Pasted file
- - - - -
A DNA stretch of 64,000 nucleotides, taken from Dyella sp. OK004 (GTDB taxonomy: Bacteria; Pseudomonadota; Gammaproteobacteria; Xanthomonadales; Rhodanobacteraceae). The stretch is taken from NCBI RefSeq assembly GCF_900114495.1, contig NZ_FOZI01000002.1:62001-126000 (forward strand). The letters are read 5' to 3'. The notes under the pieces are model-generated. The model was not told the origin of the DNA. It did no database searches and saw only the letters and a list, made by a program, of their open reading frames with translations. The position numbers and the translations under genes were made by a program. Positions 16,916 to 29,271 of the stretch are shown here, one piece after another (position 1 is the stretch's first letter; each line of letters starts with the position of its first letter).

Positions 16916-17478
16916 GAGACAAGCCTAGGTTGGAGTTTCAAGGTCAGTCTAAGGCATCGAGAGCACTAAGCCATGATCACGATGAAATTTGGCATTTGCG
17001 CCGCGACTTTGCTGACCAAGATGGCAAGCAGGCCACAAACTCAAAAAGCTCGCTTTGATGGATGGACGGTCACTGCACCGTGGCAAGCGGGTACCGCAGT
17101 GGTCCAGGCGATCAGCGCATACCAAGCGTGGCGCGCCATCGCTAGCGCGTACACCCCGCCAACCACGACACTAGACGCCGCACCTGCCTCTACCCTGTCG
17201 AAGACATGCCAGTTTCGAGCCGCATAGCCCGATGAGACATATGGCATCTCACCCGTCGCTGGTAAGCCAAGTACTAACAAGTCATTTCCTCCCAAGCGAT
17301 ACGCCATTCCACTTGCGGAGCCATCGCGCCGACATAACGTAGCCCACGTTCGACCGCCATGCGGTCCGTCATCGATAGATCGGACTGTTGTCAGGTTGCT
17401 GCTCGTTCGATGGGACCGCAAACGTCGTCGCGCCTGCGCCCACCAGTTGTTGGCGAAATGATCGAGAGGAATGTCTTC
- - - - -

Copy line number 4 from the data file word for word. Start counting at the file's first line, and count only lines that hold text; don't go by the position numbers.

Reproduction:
17001 CCGCGACTTTGCTGACCAAGATGGCAAGCAGGCCACAAACTCAAAAAGCTCGCTTTGATGGATGGACGGTCACTGCACCGTGGCAAGCGGGTACCGCAGT